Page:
Representative Sexual Harassment Human Rights Claim

Human Rights Tribunals Only the statutes of Canada, British Columbia, Manitoba, N.W.T., Saskatchewan and Nunavut allow for a representative human rights complaint. A vivid example of the need for such reform on Ontario can be seen in a recent decision dealing with individuals suffering from a developmental disability. These persons had been a wage rate described as a “training honorarium” of $1 to $1.25 per hour. [1]  Other workers received the statutory minimum. The applicant did continue to receive the Ontario disability support payment while employed without offset. An award...

Civil Class Actions for Sexual Harassment

Careful Strategy As has been discussed elsewhere, there is no civil claim for sexual harassment in its purest form. The plaintiff must make use of the traditional torts such as assault, battery, the intentional infliction of mental suffering, to name the most popular forms of relief, to frame the case. The proposed claim must show a reasonable cause of action to pass the test for certification and hence must pay heed to the developing law on the use of tort claims to plead what is essentially sexual harassment by...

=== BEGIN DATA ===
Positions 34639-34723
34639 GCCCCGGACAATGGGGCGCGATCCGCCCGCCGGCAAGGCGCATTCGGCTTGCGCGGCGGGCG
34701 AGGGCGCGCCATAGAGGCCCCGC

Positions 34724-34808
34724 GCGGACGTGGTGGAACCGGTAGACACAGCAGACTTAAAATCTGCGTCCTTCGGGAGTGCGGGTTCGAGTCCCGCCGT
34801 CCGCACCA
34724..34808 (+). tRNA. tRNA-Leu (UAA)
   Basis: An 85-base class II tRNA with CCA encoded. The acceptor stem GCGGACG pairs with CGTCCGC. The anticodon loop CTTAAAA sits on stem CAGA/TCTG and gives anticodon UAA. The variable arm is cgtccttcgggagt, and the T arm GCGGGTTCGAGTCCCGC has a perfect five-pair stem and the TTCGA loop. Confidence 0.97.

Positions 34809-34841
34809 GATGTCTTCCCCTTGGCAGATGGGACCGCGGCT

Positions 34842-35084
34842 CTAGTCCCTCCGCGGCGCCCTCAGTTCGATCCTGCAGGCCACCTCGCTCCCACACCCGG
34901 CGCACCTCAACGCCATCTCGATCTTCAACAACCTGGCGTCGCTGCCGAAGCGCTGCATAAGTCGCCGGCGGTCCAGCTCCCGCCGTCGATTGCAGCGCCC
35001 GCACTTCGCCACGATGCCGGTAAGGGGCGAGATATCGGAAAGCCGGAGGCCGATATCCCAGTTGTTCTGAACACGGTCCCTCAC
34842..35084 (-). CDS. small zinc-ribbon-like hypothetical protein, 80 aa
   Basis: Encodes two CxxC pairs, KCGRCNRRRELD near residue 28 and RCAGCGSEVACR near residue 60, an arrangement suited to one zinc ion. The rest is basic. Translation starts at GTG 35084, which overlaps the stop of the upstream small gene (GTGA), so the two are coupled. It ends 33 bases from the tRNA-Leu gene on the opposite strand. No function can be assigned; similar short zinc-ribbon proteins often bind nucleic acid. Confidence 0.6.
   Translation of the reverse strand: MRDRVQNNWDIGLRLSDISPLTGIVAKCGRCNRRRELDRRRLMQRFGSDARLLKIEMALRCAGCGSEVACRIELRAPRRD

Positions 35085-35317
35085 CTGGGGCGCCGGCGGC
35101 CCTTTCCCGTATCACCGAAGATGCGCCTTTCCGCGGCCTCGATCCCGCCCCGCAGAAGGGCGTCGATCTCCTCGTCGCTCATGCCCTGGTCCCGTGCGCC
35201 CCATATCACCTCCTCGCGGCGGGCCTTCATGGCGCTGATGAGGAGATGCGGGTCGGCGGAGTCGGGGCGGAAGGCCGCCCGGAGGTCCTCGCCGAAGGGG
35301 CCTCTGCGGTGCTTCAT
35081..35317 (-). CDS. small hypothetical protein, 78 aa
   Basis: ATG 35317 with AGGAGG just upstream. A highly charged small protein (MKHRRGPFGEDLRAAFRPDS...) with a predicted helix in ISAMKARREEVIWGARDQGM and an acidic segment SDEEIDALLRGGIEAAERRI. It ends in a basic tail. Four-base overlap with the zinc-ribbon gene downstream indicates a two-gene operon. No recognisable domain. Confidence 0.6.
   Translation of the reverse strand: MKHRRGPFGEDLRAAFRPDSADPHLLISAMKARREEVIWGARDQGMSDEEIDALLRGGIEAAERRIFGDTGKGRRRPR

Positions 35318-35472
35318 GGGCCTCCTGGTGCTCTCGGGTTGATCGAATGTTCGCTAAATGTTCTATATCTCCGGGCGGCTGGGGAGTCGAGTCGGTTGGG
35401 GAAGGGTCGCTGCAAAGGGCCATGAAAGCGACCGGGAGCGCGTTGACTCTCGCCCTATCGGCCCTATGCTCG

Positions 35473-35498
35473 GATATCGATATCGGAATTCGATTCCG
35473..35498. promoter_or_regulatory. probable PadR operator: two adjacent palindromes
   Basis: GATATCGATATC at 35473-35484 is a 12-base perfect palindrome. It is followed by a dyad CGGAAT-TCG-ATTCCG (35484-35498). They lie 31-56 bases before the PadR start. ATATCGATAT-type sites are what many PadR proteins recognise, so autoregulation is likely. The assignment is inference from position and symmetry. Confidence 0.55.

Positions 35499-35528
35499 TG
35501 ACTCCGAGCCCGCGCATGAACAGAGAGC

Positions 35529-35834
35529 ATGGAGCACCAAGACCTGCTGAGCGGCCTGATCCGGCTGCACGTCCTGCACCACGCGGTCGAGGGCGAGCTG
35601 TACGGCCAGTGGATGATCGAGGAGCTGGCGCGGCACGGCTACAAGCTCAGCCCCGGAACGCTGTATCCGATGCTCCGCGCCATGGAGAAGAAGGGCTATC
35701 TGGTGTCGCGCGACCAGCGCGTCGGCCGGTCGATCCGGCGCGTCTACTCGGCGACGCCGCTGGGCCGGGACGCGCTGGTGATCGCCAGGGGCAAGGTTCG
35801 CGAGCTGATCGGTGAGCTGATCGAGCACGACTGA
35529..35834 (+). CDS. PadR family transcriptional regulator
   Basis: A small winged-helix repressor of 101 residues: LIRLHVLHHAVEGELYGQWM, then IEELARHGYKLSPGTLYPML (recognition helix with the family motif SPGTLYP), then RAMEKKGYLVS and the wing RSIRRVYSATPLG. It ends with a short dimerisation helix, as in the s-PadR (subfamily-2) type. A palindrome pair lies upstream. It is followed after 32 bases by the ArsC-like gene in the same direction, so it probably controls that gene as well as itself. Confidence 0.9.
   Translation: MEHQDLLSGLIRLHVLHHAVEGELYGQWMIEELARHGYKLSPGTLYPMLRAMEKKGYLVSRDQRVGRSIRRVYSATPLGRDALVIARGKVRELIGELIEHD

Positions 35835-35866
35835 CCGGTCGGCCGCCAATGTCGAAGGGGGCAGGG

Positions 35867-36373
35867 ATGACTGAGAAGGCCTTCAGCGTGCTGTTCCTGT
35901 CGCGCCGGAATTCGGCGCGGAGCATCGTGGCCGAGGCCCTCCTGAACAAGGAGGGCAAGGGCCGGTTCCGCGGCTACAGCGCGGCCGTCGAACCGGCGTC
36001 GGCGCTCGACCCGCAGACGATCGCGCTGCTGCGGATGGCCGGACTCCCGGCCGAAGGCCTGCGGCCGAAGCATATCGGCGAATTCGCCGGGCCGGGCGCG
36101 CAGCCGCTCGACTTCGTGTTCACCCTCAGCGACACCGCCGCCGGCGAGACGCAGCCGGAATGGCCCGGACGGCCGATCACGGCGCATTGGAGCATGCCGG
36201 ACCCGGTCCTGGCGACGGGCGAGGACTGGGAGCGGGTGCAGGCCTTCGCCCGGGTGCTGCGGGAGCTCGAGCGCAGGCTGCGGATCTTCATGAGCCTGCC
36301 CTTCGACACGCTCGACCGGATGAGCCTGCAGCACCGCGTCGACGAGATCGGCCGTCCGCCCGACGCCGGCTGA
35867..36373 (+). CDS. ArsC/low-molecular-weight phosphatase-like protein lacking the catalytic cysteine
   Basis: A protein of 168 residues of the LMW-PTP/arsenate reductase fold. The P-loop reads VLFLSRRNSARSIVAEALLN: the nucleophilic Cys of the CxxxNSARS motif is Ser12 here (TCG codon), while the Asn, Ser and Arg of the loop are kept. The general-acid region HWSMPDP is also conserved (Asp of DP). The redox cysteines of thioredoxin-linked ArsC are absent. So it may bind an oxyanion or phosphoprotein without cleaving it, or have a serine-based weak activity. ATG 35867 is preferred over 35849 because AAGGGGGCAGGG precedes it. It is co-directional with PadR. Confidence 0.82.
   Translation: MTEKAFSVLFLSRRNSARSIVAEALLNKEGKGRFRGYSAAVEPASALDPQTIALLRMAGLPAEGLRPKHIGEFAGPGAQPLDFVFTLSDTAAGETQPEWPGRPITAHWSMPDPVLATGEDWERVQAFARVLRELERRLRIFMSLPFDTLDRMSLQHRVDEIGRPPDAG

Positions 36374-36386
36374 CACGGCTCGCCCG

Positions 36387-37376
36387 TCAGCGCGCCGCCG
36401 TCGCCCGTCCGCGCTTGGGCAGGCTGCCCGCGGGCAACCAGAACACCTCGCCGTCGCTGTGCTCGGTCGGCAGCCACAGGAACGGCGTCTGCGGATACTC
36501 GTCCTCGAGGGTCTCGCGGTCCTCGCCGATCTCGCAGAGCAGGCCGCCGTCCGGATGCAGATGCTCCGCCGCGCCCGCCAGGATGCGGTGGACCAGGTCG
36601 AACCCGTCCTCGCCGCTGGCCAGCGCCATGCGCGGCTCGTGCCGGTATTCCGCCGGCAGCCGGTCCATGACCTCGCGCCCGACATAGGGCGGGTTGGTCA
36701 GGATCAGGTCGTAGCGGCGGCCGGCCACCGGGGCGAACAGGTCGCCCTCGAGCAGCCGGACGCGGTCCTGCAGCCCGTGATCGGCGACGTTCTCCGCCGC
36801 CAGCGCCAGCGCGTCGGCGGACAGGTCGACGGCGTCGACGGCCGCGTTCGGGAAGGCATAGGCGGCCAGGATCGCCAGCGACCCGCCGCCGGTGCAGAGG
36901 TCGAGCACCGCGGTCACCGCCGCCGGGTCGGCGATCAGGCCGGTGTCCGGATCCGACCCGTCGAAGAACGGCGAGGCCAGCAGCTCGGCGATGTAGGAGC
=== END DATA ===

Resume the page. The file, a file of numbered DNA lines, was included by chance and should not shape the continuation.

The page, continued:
Ontario Tribunal Awards Teenage Intern $75,000 for Harassment

The Ontario Human Rights Tribunal has recently awarded the sum of $75,000 as damages for injured feelings to an unpaid teenage intern for workplace sexual harassment. No issue was raised by the respondents to dispute the assertion that such an unpaid assignment was “employment” to allow for jurisdiction of the Ontario Code. The highest award remains the recent decision ordering $200,000 to a woman who had suffered sexual abuse over an extended time period.[1] A comparable award of $150,000 had been made to a Mexican immigrant employed as a...